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This excessive glucose in the plasma is not without risk, if left unchecked, high plasma glucose levels can lead to kidney failure, diabetic neuropathies, and blindness. We note that insulin resistance, one of the key factors in diabetes, is thought to be reversible to some degree if diabetes is controlled in the early stages of the disease; however, over time insulin resistance leads to irreversible beta-cell burn out toward the later phases of the disease.

Insulin is currently the largest class of diabetes treatments by sales with $20B in 2013 or 64% of the $32B total market for diabetes treatments thus InsuPad represents an attractive cost-containment tool for payors to offset the rising costs in diabetes. Goldman Sachs forecasts insulin sales to reach $35B in 2020E or 62% of the $56B total market. NOVO is expected to have over 50% insulin market share by 2020 with basal and prandial accounting for over 90% of sales.

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At the time of Afrezza’s approval, the FDA required 4 post-marketing clinical studies for Afrezza, including a clinical trial for pediatric patients, a trial to PK study to characterize dose response, as well as an interpatient variability study and lastly, a trial to evaluate long-term safety with pulmonary and cardiovascular outcomes. Analysts estimate that these trials will cost $200mn with some additional studies required afterwards to further characterize the benefits of Afrezza and establish points of differentiation. We do not anticipate such large regulatory hurdles for Insuline’s devices.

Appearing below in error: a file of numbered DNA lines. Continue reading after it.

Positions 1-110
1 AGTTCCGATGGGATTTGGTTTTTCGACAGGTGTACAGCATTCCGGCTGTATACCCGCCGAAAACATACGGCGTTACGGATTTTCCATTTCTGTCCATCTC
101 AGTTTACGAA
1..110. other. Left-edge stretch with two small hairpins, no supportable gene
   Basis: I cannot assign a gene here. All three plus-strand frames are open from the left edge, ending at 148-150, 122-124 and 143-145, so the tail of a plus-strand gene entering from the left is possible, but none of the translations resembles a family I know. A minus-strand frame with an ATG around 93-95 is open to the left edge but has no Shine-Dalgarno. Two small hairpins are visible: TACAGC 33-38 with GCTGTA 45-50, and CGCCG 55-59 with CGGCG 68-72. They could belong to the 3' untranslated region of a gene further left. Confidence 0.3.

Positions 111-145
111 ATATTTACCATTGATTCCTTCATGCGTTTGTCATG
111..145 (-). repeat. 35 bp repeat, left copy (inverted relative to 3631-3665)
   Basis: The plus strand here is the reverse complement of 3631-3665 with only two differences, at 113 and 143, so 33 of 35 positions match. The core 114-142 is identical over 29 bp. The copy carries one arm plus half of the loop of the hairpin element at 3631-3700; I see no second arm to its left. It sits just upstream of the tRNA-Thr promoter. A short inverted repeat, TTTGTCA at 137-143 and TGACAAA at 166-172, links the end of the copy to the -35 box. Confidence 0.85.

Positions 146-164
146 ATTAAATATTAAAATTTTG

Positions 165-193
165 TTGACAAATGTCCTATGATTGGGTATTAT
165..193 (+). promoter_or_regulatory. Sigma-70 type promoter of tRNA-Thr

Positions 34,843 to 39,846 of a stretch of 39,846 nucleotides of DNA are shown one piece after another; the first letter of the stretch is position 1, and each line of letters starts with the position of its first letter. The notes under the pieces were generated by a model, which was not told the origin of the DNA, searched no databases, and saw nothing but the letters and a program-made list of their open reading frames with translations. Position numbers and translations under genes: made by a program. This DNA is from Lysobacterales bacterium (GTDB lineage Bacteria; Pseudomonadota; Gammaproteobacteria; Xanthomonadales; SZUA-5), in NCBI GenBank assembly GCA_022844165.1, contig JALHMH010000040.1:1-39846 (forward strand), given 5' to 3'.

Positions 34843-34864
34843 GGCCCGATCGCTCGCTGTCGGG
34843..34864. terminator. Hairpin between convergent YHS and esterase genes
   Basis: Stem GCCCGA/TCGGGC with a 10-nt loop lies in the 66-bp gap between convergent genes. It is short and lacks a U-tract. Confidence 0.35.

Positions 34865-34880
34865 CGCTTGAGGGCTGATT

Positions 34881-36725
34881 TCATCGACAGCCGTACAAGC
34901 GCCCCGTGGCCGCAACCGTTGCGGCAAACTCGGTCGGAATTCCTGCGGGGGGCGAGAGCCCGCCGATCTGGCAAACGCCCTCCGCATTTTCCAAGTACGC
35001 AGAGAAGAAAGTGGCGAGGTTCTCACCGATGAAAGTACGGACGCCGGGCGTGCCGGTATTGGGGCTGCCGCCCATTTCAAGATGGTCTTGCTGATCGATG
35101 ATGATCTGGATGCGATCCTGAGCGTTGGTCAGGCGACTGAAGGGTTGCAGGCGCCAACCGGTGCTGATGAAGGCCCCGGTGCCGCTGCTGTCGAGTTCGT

Based on the limited expected sales from InsuPad in Germany and Israel until 2016, we value Insuline through a SOTP DCF model, with a 10-20% annual discount rate through 2030, and conservatively use an 40% risk-adjustment (60% probability of success) to our sales forecasts, and model only the U.S. and EU with the ROW as a tailwind buffer to our estimates.

Finally, as a logic check, we compared our estimated fair value to comps with similar initial periods of low revenues and negative earnings (see table below).Our sales model, assuming a tiered royalty schedule on InsuPad sales of 5-20% on risk-adjusted net product revenues >$275M USD ($51M in royalties) shows a 2020E Enterprise Value to royalty revenues (EV/Revenues) of only 0.25 relative to MNKD with a EV/Revs of ~5, and peer group average of 3.5x 2020 revenues.

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Model Assumptions:

  • <$2 per day per patient, or approximately $700 per IDDM patient. Cost Savings modeled using pricing data from Merrill Lynch (see below).
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  • 60% probability of approval in U.S.
    • Heavily discount our forecasted cash flows by 20% per annum.
      • Model until patent expiration in 2027 (U.S./EU/Australia).
      • 1H2016 Full German/EU Launch
      • 1Q2017 U.S. launch.
  • We conservatively model only the EU and U.S. markets or 6M total patients defined as our Total Addressable Market .